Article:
Sunday, August 14, 2005

LbaWin - Little Big Adventure

I'm a big LBA fan, have been since I first got the game (june 1995). I completed the game so many times I've lost count. After a certain point it's no longer fun to play the game because you know every little thing in the game. So I stopped with that. After a while one of the team members that made the game poped up with a windows port of the game (LbaWin). Since he was doing it by himself he could use some beta testers. I decided to help him out (just like quite some others) and started to play the game again, but this time to find bugs. I did that for quite some time. But before the development of LbaWin came to a stop I already got sidetracked from playing the game. So it has been quite some time since the last beta release of LbaWin. And for some reason I wanted to play LBA once more. Installed the game and started playing, only took me a few hours to complete the game once more (in all it's glory). I still know exactly what to do. The game just looks so small when you know what to do and where to go. But the fact remains that it actually is still quite a large game if you compare it to the time needed to complete other games. I mean, the first time I played LBA it took me quite some hours to finish it. I've played other games that I completed the first time in just a couple of hours. Ofcourse you could strech the game, but that might just make it boring. LBA is still a awesome game, I just want something new to explore. (note: stil have to replay LBA2, haven't done that in some time now)

Coming back to the point of something new, LBA has quite some places that could be expanded (made larger). And there are quite some places where more world could be placed between some scenes. It would be great if these things could be expanded. And maybe even add some side quests.

Some people in the LBA community continued work I started years ago and already made some tools to view and even edit the scenes in the game. Additional tools to compile story code and stuff like that are also being worked on.

Tuesday, August 02, 2005

Readonly UnrealWiki mirror

BeyondUnreal has been offline for a couple of days now. And because the UnrealWiki is hosted on the same machine so is that site. It kinda sucks, because now nobody can get any information from that site, unless they have a copy of the offline unrealwiki. I've created a UnrealWiki mirror using the offline copy. It's not perfect but at least you can still view all documents. The offline copy isn't great to use as a mirror because the case of the characters in the page names have been lost and subpages don't exist on-disk. So a direct link back to the original wiki page isn't possible (unless when you use the link at the bottom). It would be nicer if there was some way of distributing the unrealwiki over multiple servers, but I guess the wiki engine must be designed for that or else you would get annoying edit conflicts.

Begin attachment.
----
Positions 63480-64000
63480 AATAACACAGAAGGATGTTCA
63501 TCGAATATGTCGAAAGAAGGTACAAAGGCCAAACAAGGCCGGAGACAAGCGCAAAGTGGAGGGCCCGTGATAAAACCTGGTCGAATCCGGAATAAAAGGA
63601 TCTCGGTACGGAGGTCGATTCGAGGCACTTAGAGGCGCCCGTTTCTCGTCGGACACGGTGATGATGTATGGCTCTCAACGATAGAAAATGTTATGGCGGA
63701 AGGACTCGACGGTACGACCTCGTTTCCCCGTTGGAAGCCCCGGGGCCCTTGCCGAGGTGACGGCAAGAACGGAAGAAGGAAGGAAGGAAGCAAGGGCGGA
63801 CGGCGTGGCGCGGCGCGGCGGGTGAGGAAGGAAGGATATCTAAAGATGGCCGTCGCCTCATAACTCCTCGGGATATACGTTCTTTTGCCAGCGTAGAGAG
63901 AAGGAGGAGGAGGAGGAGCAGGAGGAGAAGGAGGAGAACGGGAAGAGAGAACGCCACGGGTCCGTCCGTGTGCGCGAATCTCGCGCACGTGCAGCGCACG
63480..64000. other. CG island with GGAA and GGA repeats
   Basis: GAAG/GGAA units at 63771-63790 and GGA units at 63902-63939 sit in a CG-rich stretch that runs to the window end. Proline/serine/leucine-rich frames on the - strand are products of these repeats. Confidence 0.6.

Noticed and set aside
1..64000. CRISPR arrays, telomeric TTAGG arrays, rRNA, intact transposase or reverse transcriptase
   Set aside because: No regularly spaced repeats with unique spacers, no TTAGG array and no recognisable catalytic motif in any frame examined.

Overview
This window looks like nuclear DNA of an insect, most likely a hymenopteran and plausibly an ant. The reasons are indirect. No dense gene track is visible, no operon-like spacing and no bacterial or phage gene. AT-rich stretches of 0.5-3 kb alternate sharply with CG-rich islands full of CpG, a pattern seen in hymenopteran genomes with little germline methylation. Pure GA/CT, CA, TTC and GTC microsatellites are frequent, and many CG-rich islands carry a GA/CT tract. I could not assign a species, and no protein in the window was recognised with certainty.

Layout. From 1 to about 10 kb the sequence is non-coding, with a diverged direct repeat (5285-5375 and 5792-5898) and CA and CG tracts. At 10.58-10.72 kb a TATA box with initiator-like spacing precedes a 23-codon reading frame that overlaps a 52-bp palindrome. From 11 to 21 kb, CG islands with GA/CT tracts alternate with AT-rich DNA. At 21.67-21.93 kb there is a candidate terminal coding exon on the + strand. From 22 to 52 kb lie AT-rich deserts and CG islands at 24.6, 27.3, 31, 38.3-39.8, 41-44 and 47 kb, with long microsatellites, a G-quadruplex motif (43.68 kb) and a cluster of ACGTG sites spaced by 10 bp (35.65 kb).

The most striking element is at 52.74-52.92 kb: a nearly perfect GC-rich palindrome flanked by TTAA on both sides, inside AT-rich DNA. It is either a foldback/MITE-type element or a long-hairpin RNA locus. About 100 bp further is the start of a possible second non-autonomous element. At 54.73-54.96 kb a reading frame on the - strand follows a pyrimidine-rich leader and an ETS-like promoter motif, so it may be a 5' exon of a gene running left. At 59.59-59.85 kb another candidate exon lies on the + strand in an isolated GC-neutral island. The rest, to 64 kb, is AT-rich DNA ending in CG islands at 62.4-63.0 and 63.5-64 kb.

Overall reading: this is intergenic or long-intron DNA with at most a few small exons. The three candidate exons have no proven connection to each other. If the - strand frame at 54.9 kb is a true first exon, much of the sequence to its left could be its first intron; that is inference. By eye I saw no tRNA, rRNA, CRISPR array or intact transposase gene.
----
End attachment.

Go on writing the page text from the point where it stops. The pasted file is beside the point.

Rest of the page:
Wednesday, June 15, 2005

UsUnit + UCPP

Well I laid my plans for a VS.Net Package aside for a while, kept getting annoying errors outside my source code. I'm been working on a UnrealScript Unit Testing Framework, somewhat similar to DUnit and JUnit. It's called UsUnit. It's almost done, but UnrealScript doesn't allow me to do certain cool things (like point out what check() failed). For this I started to create a PreProcessor for UnrealScript: UCPP

UCPP stands for UnrealScript (Class|Code) PreProcessor, the extention for UnrealScript classes is .uc so therefor UCPP, I'm not sure what the 'c' stands for. So far I've implemented quite some useful features:

  • #define NAME VALUE
  • #if EXPR (#else) #endif
  • UpperCase words in the code are replaced with thier definition according to a previous #define statement
The expression in the #if is quite extensive, simple boolean evaluations and some basic math functions.

But my current problem is with defining function macros:

#define DUMMY(a,b) DoSomething(a, b)

DUMMY("bla", 12345) -> DoSomething("bla", 12345);
I'm having problems to create a nice way to implement this feature. I don't want the definition list to be depended on a parser, but how do I process the definition to replace the arguments. a should be replace, but aa or "a" shouldn't be replaced. A simple replace text routine won't work. I could write an event